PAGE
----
Four activists were Tuesday named co-winners of the 2009 Right Livelihood Award, or so-called "Alternative Nobel", for their work in campaigning against nuclear weapons, protecting the rain forests of Congo and raising awareness about climate change.
Alyn Ware of New Zealand, Rene Ngongo of the Democratic Republic of Congo (DRC) and David Suzuki of Canada share the award with Australian-born physician Catherine Hamlin who for 50 years has helped treat women in Ethiopia suffering from obstetric fistula.
Ware, Ngongo and Hamlin were each to receive 50,000 euros ($73,000) in cash while Suzuki was to receive an honorary prize.
Swedish-German philanthropist Jakob von Uexkull created the prize in 1980 "to honour and support those offering practical and exemplary answers to the most urgent challenges facing us today".
The awards, which are not connected to the Nobel Prizes that were endowed by Swedish industrialist Alfred Nobel, are to be presented at a ceremony in the Swedish parliament Dec 4.
The jury said the 2009 winners have shown "concretely what has to be done in order to tackle climate change, rid the world of nuclear weapons and provide crucial medical treatment to the poor and marginalised".
In all 82 candidates from 46 countries were nominated this year.
Ware was cited by the jury for his role in promoting peace work in New Zealand, including drafting peace study guidelines that became part of the school curriculum. In 2002, he co-founded the Parliamentarians for Nuclear Non-proliferation and Disarmament (PNND).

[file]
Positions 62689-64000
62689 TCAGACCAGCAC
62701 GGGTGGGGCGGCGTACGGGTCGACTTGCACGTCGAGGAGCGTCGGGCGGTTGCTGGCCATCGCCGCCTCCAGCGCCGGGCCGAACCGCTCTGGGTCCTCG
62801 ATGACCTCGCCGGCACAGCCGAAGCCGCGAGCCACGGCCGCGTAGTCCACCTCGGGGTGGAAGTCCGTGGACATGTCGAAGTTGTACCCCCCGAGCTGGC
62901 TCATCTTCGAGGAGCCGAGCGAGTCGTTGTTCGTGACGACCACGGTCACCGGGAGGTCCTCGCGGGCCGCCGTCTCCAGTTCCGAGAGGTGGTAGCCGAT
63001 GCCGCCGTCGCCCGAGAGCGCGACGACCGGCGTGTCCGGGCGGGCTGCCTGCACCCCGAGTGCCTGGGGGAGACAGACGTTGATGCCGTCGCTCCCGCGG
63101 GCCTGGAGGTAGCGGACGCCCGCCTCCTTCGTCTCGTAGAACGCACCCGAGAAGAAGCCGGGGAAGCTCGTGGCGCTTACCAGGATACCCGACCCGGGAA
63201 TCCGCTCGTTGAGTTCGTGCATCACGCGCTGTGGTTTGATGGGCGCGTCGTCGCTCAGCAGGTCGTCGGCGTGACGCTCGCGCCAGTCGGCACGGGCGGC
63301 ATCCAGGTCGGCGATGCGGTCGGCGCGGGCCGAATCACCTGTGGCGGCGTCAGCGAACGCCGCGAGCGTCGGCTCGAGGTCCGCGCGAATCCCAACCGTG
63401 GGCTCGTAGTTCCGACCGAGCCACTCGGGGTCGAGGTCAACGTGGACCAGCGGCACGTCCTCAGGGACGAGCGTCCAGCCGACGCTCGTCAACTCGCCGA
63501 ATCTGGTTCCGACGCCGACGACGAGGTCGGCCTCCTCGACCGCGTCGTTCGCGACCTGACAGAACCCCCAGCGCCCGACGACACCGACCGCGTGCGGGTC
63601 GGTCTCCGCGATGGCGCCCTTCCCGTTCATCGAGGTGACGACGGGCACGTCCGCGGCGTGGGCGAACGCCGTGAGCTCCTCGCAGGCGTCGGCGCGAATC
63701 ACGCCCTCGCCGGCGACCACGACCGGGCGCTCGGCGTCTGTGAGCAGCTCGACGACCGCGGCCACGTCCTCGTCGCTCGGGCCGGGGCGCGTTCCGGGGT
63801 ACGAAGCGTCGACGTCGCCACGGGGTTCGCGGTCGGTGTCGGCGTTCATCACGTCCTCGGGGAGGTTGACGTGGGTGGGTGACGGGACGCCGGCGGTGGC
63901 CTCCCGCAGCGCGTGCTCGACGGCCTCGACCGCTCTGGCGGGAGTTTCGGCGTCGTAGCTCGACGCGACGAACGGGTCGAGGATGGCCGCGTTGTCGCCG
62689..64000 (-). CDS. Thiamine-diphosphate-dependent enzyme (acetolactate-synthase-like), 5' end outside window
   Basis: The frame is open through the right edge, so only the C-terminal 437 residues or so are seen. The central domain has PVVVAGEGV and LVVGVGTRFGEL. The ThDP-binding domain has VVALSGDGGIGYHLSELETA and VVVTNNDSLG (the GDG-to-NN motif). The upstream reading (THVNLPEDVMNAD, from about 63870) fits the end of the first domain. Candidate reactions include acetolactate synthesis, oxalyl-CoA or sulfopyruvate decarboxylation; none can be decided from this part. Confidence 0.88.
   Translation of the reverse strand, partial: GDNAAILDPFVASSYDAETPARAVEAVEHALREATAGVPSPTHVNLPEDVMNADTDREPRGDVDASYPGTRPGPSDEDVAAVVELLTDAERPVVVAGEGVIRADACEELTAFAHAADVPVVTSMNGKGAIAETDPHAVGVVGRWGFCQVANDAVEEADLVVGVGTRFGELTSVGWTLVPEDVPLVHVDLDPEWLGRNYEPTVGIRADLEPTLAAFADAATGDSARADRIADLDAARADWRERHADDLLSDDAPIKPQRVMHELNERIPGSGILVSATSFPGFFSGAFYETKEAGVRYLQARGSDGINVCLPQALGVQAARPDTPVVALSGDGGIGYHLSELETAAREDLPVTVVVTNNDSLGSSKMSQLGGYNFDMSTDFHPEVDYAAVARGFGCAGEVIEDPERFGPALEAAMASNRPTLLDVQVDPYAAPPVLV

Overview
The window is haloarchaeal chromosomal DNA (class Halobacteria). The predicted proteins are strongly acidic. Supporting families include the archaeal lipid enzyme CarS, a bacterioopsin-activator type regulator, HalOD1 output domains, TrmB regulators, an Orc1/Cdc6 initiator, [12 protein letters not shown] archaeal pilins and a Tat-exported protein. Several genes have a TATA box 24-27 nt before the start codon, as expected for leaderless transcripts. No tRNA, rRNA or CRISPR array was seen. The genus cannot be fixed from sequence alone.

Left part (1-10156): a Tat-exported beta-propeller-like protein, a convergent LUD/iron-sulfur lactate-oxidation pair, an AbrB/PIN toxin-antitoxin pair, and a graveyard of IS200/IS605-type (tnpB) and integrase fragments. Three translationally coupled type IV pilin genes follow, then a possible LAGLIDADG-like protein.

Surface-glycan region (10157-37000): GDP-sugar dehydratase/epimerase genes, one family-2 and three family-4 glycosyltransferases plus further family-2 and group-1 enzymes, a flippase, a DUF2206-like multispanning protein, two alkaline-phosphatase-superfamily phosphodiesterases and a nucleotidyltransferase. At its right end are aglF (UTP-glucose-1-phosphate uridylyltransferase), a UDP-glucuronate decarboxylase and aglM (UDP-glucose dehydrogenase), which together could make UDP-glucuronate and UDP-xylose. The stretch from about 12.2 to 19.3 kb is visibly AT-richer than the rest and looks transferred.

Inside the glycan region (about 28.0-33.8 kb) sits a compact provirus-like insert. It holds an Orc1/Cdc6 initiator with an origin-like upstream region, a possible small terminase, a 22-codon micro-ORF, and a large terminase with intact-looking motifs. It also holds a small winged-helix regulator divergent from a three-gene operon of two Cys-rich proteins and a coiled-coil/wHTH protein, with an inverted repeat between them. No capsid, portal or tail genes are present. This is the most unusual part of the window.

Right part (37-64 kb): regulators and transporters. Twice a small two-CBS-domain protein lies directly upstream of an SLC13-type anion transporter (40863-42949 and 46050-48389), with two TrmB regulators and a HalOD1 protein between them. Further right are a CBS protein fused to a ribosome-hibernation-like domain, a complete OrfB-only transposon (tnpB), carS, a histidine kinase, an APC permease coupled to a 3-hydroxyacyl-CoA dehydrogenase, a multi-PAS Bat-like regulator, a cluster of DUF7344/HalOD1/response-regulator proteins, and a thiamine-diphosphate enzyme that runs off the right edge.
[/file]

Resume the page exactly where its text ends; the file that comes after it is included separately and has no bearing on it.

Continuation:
Ngongo has since 1994 braved threats to expose "destructive mining and logging" operations that threaten the rain forest that play a key role in the global climate system, the jury said.
"We hope the award will help protect Ngongo," said Ole von Uekkull, director of the Right Livelihood Award Foundation said.
Suzuki was cited for promoting the "socially responsible use of science" and raising awareness about climate change.
Hamlin has helped restore "the health, hope and dignity of thousands of Africa's poorest women," according to the jury.
The 2008 award was shared by Monika Hauser, founder German-based group of Medica Mondiale that has worked with women and girls in war and post-war conflict zones, Krishnammal and Sankaralingam Jagannathan of India and their organisation Land for the Tillers' Freedom (LAFTI), US journalist Amy Goodman who founded the daily grassroots global TV/radio news hour Democracy Now!, and Asha Hagi of Somalia who gave women a voice in the peace process in Somalia.